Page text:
In the system described herein the broadcast system may be a direct broadcast satellite system or any system which has the capability of receiving and displaying a multiplicity of stations. Furthermore, in the following description, for purposes of explanation, numerous details are set forth, such as menus, flowcharts and system configurations, in order to provide a thorough understanding. However, it will be apparent to one skilled in the art that these specific details are not required. In other instances, well known electrical structures and circuits are shown in block diagram form.
The present inventors considered the existing favorite channel features of existing systems and determined that they are either to cumbersome for a user to effectively use in a hurried and busy lifestyle, or otherwise to simplistic to provide useful information. Moreover, the present inventors have come to the realization that the user's favorites tend to change over time, and tend to change depending on the particular time of the day and/or the day of the week. Further, the present inventors have come to the realization that the user's viewing habits are temporal in nature and accordingly the user's actual preferences may be related, in some manner, to the duration that a particular video content is watched.
The antenna 3 receives the video signal sent from a satellite. The video signal is provided to the IRD. The antenna 3 may include a block down converter (LNB). The LNB converts the frequency of the signal sent from the satellite to a lower frequency. The converted signal is supplied to the IRD. The monitor 4 receives a signal from the IRD.
After further consideration it turns out that users tend to watch different programming at different times of the day. For example, some users may tend to watch channel 6 in the morning, channel 8 between 4-5 pm, and channel 10 late in the evening. Referring to
After further consideration it turns out that users tend to watch different programming on different days of the week or month. For example, some users may tend to watch channel 6 on Wednesday; channel 8 on Thursday; and channel 10 on Saturday. Referring to
In the case that additional information is available regarding the content of the program being observed the favorites may be further determined based upon the content related information. For example, some content related information may include genre, sports, basketball, football, adult programming, child programming, etc. In addition, the content descriptions may include any of those described in the MPEG-7 standard specification.
Any suitable mechanism may be used to select the potential favorites based upon one or more of the previous characteristics. In addition, the potential favorites may be ranked in some manner based upon the selection criterion used. Referring to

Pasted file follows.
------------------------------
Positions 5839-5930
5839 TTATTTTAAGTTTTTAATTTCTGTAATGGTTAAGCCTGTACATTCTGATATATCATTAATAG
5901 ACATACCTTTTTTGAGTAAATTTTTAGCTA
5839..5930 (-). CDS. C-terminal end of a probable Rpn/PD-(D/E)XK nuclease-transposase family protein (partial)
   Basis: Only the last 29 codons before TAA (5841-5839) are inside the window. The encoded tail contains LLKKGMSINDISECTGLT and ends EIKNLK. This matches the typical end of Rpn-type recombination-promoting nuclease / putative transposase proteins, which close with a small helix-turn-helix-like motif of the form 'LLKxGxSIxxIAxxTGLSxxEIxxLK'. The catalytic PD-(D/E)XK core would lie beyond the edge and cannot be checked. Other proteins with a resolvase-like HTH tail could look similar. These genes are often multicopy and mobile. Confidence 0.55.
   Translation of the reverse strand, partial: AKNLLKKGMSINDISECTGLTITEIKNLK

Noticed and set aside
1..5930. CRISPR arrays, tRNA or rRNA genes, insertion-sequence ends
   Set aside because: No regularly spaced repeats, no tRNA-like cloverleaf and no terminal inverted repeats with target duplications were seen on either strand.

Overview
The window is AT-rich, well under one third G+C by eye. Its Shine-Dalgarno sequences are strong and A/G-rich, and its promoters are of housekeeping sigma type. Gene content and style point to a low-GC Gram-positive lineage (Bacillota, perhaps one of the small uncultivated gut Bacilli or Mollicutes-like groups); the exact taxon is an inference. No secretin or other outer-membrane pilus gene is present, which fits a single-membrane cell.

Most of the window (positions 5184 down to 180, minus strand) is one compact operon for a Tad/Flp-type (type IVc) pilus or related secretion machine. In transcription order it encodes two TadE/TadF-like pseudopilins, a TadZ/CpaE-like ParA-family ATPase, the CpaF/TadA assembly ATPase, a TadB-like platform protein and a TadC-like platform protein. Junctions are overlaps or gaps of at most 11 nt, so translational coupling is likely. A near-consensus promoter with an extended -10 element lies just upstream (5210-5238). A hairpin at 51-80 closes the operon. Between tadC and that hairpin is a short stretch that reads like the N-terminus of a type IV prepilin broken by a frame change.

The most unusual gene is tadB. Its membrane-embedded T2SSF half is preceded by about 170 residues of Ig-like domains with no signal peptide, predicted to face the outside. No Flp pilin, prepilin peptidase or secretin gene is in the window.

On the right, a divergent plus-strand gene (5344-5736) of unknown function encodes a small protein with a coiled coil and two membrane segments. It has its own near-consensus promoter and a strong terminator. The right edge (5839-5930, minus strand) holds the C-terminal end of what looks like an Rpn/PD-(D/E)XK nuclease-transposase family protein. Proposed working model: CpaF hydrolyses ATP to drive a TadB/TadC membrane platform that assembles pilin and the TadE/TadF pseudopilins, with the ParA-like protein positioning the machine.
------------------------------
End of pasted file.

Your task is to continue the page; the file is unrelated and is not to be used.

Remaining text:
The favorites may be presented to the user using the channel numbers, based upon the station names (e.g., ABC, NBC, CBS, ESPN, FOX, CNN), or a combination thereof. The use of station names provides a significant convenience to the user in not having to mentially recall the subject matter of particular channels, such as EPSN for Sports based content or CNN for news based content.
As it may be observed the favorites (or a portion thereof) are automatically selected by the system in a manner free from explicit user definition. In this manner the user does not have to laboriously program his favorites into the system. In addition, it may be observed the favorites (or a portion thereof) are automatically updated or otherwise modified by the system in a manner free from explicit user selection. This dynamic generation of the initial favorites and the dynamic updating of the favorites is straightforward for the user and in essence permits the building of a list of favorites from the available channels, as opposed to removing those channels that are not desirable from a list of available channels that may number in the hundreds.
For the preferred remote control, there is a single “favorites” button that activates the favorites selection. In this manner, the user is free from being required to associate different “favorites” channels with different buttons on the remote control. The remote control, television, and/or other device in communication with the remote control may identify the channels, determine the favorites, and store the results.
The system may further include identification of the user in some manner. In this manner, separate favorites may be determined and maintained. In this manner, a 4 year old child will likely have a different set of favorites than a 17 year old child. Also, the favorites button may likewise be “virtual” in nature as being soft buttons displayed on a display device such as the television or remote control.
It is to be understood that any video presentation device may be used, such as for example, a personal computer, handheld display device, cellular phone, etc. In addition, any of the video presentation devices may likewise include a remote control, although the functionality may be performed without a remote control, if desired.